“Spring Break. Until Monday, April 8th. In case of emergency, please call one of the 50 other SHADOWS that work here,” read her out-of-office message, neatly conjuring an image of attentive colleagues. “Every form of communication should truly serve a purpose,” Sand-Freedman said.
Albania, July 12 (AP/UNB) — A joint Albanian-American underwater archaeology project says it has found amphoras that are at least 2,500 years old in the Ionian Sea off the Albanian coast, which might yield an ancient shipwreck.
The research vessel Hercules of the RPM Nautical Foundation said Friday they had found 22 amphoras — a two-handled jar with a narrow neck used for wine or oil — 40-60 meters (yards) deep scattered around the seabed close to a rocky shores near the Karaburun peninsula.
Archaeologist Mateusz Polakowski said they believe the Corinthian A type amphoras date to between the 7th and the 5th century B.C.
"If the remains of a wreck can be found, it will put this discovery as the earliest ship ever to be sailing along the Albanian coast," said Polakowski.
RPM chairman James Goold considered the site as "one of the most important of all of our discoveries ... (and) it will be very important from a historical and archaeological perspective" if confirmed.
Further investigation of the site will be necessary.
Albanian archaeologist Neritan Ceka said similar wine amphoras of Corinthian and Kerkira origin have been found in Durres and Apolonia and other inland areas in Albania, something which indicates the intensive trade during the second half of the 7th century B.C. along the Albanian coast.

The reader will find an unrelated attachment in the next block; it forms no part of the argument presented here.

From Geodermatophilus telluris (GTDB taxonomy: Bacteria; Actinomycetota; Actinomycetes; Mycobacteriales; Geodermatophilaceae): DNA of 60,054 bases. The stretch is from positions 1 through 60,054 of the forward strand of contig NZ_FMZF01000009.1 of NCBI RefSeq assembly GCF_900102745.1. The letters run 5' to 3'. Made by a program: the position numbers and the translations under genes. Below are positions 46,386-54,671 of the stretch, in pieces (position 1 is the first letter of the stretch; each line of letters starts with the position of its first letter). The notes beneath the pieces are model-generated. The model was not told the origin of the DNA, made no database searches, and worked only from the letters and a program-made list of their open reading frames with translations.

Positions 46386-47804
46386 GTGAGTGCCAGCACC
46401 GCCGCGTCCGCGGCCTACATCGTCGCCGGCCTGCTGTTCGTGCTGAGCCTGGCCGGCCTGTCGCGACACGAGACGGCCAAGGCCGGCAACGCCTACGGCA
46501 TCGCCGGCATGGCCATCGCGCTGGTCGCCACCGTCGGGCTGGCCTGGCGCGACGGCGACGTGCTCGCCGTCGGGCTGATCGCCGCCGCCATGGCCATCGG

Since 2004, RPM has mapped Albania's offshore seabed for ancient and modern shipwrecks, with ongoing plans to open an underwater museum in western Albania.
"It certainly would be a great starting point for a national program around which to establish a museum and show the pivotal role of Albania in antiquity," said Goold.
Ceka said Albanian authorities are planning a new four-to-five-year project with RPM and the Texas-based not-for-profit Institute of Nautical Archaeology, to explore the possibilities of excavating shipwrecks, a financially expensive and scientifically delicate process.
The research in Albania has so far uncovered 28 wreck sites as well as several amphora mounds and additional finds all the way from southernmost Sarande and Butrint to Durres and it is planning to go north of Durres afterward.
RPM's presence in the last 12 years has been a "huge step" to Albania's science of underwater archaeology, according to Auron Tare, UNESCO head of the Scientific and Technical Committee for World Underwater Heritage.
"If confirmed this ship wreck can be associated with the foundation of two major cities in Albanian coastline, Dyrrachium (modern Durres) and Apolonia, both the gates of Via Egnatia, the ancient road to the eastern trade," said Tare.
"We have discovered not only ancient shipwrecks but also a good number of WWI and WWII shipwrecks shedding light to an unknown chapter of our history," said Tare.
Albania is trying to protect and capitalize on its rich underwater heritage, with scant funding for its preservation from the government one of Europe's poorest nations.
Seoul, Jul 12 (AP/UNB) — Dozens of people opposing dog meat consumption, including American actress Kim Basinger, have rallied in Seoul to mark a "dog meat day" in South Korea.
About 20 others stood on the opposite side calling for a legalization of dog meat. There are no reports of violence.
Under a traditional belief, Friday is the first of three hottest days in South Korea. Many South Koreans believe eating dog meat or chicken soups on those three days gives them strength to beat the heat.
Basinger says, "We have to end this cruelty on this planet."
Dog meat is neither legal nor explicitly banned in South Korea. Dog meat restaurants are a dwindling business in South Korea in recent years.